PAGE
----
Thursday, November 17, 2011


I just remembered to mention that I went to Sequoia National Park during the summer, did you know how long we took to plan the trip? Yea just the night before... at 10pm! This is not recommended since we had to wake up at 4.30am just to make time for the drive lol. Anyhow the park contains the world's 2nd largest trees - the giant sequoia. The park is quite large: 404,051 acres excluding the neighboring King's Canyon National Park, which we did not go to since it was just a day trip. During the summer, the temperature gets rather warm even up in the mountains. It was a tiring 8-hour drive one-way; which the gas price only made worse. I went to check out the website, the majority of the park is roadless wilderness which can be explored only by horse or foot, looks beautiful but we are heading there for the trees and the crystal caves only.

The trip towards the park was nice enough, the scenery is pretty interesting despite being dried up. Can't say the same for the return trip when it's pitch dark.

This is Lake Kaweah but nope this is not our destination.

Here we are, Lodgepole Visitor Center. I think it took maybe about 1.5 hours to get up here from the main entrance. Very bright sun. Crowded too. 

Welp ok... now I understand. I can't see the top of the trees lol

General Sherman's Tree (the world's largest tree in terms of wood mass) is in the center, there are a lot of people there snatching to take photos with it so I just took it from afar. Yeah you can barely see the humans right?

General Sherman's Tree from another angle.


After oogling at the trees and breathlessly trekking out of the Sherman's trail, we decided to head to the Crystal Caves, they are all guided tours so you have to book your tickets ahead of time at the visitor center... limited tickets. Last tour is around 4.30pm? And make sure you get to the allotted schedule on time by calculating the 90 mins drive from the center to the cave trail. And then there is also a half-mile trek to the cave itself which is about another 30mins. The caves are only open in summer from May to October.

Warning of what's to come.

For most parts of the trail there are no protective railings along the chasm, so maybe this is not suitable for those too afraid of heights . If anyone wants to murder anyone this is the best place me thinks. That didn't stop me from photo taking though my legs were getting a little woozy from the height.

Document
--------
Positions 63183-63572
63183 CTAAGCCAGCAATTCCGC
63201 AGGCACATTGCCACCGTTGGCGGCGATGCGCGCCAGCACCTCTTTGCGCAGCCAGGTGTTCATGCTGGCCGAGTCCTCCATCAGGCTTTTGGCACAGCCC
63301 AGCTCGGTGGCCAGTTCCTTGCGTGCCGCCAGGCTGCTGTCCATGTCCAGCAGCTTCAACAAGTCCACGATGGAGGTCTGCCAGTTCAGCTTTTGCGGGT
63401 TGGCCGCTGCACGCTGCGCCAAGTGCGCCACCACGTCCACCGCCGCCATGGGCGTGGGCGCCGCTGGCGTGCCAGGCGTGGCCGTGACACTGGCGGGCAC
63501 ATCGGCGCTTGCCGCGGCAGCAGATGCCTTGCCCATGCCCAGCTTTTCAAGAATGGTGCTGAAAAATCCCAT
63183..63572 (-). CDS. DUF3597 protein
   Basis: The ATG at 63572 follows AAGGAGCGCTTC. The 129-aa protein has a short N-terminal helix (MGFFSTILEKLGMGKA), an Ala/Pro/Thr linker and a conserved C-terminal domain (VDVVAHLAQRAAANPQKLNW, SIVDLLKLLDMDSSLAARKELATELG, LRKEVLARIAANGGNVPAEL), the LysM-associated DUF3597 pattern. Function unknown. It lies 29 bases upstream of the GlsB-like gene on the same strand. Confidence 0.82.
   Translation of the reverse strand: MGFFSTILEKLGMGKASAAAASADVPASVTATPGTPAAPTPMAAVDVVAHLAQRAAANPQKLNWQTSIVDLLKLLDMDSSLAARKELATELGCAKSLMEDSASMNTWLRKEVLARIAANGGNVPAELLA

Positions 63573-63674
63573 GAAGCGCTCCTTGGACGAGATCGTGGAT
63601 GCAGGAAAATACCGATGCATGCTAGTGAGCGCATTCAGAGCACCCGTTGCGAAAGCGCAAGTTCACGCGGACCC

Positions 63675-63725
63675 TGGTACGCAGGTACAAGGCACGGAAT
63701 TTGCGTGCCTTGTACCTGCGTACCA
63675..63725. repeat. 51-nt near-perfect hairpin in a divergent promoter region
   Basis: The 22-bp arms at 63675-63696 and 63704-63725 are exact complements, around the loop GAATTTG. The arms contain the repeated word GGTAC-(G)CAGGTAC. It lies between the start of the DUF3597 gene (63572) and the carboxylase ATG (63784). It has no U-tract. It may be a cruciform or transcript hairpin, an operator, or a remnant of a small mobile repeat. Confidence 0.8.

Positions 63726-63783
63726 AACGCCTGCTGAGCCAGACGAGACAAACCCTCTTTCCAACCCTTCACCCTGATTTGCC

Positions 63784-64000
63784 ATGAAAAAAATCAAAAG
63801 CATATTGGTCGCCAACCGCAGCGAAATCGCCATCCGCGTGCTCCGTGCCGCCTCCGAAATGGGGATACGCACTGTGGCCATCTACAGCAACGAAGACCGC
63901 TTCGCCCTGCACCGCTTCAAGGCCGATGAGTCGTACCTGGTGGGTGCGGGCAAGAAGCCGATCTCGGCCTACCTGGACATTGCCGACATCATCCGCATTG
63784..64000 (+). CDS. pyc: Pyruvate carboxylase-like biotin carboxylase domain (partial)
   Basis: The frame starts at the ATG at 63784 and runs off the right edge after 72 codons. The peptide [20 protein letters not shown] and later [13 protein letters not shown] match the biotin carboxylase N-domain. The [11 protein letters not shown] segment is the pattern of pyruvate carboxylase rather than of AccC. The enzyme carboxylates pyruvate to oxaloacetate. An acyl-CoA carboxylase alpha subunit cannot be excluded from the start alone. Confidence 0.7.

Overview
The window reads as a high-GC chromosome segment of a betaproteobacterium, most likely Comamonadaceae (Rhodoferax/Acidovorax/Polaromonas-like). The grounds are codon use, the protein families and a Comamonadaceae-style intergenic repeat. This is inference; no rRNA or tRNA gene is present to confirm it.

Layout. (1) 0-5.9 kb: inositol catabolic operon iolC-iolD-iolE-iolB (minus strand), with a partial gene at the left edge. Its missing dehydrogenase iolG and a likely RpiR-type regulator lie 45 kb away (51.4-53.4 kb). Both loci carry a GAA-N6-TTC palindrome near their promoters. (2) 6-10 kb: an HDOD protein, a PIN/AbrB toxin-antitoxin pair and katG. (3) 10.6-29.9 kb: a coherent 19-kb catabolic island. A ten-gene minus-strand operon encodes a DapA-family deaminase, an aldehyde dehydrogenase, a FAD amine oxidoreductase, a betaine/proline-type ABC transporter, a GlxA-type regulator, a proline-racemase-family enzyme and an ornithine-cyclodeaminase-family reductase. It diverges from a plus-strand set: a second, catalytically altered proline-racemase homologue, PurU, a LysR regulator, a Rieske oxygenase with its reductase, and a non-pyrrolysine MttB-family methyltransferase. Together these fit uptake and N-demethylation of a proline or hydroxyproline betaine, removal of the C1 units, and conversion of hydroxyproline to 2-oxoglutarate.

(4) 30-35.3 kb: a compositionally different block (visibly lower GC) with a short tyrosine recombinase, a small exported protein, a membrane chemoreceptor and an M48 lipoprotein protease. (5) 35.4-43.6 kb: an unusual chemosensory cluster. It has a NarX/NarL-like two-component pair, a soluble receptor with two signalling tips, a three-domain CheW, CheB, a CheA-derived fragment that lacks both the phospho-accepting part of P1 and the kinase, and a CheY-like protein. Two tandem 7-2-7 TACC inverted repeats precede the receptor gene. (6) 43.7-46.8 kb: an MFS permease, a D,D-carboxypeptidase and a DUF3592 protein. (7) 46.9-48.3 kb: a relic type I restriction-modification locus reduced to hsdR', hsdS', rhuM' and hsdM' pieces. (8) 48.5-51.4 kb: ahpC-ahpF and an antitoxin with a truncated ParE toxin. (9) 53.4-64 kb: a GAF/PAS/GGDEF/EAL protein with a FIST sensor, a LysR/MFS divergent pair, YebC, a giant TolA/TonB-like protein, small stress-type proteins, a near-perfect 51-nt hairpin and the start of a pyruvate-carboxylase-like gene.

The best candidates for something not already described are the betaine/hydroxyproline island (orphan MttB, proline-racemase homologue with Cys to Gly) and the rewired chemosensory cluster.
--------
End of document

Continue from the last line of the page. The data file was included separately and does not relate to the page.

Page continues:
The temperature in the caves is cold, about 9 degrees celsius / 45 degrees fahrenheit. It is also a bit slippery at times because of the wet ground.

Stalactites and stalagmites and orbs.

In the early days, people had lost their way exploring these caves, it's a terrible maze in here with many through and not-through holes left right up and down. The worst thing happened to this guy who was lost for days in the dark, alone, with no light, food or water. He crawled around trying to find his way out. Fortunately he was rescued.

Predominantly calcite deposits.

Back into the summer heat... the tour was about 45 mins. The tour guide was friendly and informative, tours are run by volunteers.

Climbing uphill back to the car was terrible, to say the least.

Squirrel crossed in front of us to laugh at how breathless we are

We didn't see any bears (fortunately). We forgot we had food in the car; there were warnings that bears might ransack your car if you left food in it. Anyway it was a very, very, very long drive back (dangerously) as we were all falling asleep. By the time we reached home it was already 1am! I think it will be a while before I take another road trip.

1 comment:

Holly said...

This looks like so much fun! I love to hike, and caves are so fascinating. I've never seen trees like that. I would love to visit a gigantic forest, especially if there are adorable furry creatures there! Thanks for sharing your photos.